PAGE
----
Everything You Need To Know About The CARES Act

CARES Act image

Here’s how the recently passed stimulus bill is going to impact your organization.

 

We recognize the situation that almost every youth and local sports organization finds themselves.

  • You haven’t been able to open up new program registration, so little new revenue is coming in. 
  • You are doing your best to minimize requests for refunds and avoid disputes, so more money doesn’t flow out. 
  • If you had business interruption insurance, it likely doesn’t cover losses connected to a pandemic.
  • If you haven’t already, you’ll soon need to make heart wrenching decisions about long-time employees, coaches and referees. 
  • After being locked down in their homes, you’re confident that families and players will return to your program the first chance they get, so you just need to make it through this next month. In other words, as we say at LeagueApps, you need to survive to thrive. But this is easier said than done. 

Fortunately, the CARES (Coronavirus Aid, Relief, and Economic Security) Act was signed into law this week. It promises to offer significant relief to businesses and individuals, including youth and local sports organizations in both the nonprofit and for-profit sectors. Since we know that the news can be overwhelming and difficult to translate, we asked Izzy Klein—a leading D.C. lobbyist and partner at Klein/Johnson—to join our recent NextUp Town Hall and break down the most important parts. Here’s what you need to know.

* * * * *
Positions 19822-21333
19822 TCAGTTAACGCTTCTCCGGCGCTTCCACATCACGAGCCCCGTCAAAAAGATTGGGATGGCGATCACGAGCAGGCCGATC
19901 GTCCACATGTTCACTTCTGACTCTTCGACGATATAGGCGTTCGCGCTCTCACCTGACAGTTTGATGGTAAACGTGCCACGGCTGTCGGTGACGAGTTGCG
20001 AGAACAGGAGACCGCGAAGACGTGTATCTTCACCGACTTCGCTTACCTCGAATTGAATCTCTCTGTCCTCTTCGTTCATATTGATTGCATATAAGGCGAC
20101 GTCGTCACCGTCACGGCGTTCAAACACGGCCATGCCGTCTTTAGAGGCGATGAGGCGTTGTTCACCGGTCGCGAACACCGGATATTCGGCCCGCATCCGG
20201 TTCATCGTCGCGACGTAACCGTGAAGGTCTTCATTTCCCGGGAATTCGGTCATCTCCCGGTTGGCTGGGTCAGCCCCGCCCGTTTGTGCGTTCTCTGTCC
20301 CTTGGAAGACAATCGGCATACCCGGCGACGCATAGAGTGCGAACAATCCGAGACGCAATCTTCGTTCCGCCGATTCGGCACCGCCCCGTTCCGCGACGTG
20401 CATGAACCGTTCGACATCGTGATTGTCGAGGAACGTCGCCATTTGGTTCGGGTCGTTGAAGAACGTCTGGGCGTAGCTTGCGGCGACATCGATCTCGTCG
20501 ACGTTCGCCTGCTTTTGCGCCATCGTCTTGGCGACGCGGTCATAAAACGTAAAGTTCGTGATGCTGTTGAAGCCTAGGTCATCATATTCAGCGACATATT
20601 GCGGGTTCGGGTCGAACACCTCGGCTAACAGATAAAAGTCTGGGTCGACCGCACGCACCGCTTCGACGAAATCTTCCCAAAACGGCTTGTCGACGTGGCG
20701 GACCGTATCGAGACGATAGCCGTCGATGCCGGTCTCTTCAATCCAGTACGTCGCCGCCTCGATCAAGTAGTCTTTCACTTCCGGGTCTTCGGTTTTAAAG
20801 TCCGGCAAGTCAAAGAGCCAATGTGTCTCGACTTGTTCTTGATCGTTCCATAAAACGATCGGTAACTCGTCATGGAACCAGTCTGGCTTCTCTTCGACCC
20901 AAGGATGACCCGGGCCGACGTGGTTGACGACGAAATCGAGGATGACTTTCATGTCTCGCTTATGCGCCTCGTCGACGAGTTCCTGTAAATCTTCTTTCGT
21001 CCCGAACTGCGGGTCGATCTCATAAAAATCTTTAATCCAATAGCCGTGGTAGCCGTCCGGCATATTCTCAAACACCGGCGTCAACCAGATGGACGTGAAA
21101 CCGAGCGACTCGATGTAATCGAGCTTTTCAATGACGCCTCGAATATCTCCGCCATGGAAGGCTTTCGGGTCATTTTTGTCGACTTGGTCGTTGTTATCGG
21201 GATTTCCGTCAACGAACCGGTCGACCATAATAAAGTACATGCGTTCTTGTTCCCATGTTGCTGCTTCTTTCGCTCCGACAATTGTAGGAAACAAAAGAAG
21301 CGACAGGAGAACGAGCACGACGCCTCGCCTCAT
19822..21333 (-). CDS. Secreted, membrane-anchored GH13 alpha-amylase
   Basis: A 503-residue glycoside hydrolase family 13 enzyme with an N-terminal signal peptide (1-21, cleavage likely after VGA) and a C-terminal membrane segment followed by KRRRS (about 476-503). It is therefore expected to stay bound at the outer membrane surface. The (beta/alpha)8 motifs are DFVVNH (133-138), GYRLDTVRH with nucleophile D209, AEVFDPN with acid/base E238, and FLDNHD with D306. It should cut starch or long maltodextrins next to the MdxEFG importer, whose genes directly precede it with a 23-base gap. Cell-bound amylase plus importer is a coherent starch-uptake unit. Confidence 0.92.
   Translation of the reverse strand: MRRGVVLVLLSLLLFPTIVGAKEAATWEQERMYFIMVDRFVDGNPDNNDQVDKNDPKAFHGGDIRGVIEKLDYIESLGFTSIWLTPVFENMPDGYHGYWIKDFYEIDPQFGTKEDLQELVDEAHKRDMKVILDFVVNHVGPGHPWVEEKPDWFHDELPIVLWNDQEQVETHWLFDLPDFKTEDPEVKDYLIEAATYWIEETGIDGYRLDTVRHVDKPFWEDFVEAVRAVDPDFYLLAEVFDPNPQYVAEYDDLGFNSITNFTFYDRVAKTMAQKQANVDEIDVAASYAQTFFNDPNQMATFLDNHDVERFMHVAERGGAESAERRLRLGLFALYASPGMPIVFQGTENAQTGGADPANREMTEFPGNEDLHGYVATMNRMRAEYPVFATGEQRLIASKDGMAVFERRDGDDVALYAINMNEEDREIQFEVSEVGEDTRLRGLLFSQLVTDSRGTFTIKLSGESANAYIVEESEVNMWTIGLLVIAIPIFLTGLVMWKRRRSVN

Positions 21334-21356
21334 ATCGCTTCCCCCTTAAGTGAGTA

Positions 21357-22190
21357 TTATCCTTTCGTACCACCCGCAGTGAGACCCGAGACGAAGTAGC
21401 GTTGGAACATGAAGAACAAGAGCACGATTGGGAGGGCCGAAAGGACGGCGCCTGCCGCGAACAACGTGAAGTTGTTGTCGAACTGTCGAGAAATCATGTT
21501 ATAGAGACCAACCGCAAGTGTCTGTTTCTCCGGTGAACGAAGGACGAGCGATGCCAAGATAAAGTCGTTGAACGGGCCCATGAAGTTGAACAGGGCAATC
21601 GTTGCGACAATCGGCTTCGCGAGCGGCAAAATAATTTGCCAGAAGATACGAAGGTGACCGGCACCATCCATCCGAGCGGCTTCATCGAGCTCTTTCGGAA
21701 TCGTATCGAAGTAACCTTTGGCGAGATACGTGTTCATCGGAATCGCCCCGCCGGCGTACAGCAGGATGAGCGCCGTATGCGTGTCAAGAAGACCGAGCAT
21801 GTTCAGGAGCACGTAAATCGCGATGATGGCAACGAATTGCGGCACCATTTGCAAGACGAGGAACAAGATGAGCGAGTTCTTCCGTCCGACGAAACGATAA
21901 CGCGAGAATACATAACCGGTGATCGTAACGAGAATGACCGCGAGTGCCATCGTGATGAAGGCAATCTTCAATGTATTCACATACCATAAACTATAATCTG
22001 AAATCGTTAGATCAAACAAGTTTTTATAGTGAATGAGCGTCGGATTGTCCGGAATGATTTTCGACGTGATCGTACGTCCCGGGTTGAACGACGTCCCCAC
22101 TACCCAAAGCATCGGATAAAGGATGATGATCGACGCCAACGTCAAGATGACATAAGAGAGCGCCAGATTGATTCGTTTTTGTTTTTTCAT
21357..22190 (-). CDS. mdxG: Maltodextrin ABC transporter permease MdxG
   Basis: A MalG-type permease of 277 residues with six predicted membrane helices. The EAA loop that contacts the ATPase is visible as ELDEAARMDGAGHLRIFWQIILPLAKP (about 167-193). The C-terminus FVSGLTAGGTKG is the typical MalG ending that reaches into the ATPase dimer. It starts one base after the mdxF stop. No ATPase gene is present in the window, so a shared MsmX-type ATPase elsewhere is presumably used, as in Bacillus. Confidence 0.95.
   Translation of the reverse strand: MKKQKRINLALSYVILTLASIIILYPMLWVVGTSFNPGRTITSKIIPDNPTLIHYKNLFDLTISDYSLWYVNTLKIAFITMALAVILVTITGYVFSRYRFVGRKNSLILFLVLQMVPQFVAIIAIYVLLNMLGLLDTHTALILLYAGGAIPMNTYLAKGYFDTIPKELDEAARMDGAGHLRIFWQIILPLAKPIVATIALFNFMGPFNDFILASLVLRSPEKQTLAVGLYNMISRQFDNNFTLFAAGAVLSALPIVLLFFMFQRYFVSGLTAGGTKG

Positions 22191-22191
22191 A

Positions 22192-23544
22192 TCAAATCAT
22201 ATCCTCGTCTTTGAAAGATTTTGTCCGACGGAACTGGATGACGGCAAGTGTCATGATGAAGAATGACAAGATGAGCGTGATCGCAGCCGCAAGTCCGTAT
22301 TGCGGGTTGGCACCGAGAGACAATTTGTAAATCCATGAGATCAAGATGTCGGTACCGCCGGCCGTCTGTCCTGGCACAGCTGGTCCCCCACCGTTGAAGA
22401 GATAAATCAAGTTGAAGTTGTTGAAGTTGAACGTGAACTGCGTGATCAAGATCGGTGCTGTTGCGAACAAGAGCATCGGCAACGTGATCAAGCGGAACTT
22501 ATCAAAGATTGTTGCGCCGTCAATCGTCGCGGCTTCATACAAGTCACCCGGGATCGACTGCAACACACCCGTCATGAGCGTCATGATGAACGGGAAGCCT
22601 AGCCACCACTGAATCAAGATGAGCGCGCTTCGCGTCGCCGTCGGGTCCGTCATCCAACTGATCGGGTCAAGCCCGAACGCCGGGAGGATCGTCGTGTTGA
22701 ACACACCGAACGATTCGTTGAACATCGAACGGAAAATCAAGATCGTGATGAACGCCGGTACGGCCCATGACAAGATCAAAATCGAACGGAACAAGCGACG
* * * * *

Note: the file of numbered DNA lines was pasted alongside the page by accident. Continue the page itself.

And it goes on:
What is the CARES Act? 

The two trillion dollar Coronavirus relief package—the largest stimulus package in American history—will help those impacted by the pandemic in a few key ways. First, individuals in certain income brackets will receive direct payments that they can put towards their cost of living. Second, those who are jobless will be able to access unemployment insurance more quickly and for a longer duration of time. And finally, businesses large and small will receive significant aid if they prove that they’re able to retain a majority of their workforce and keep them on payroll.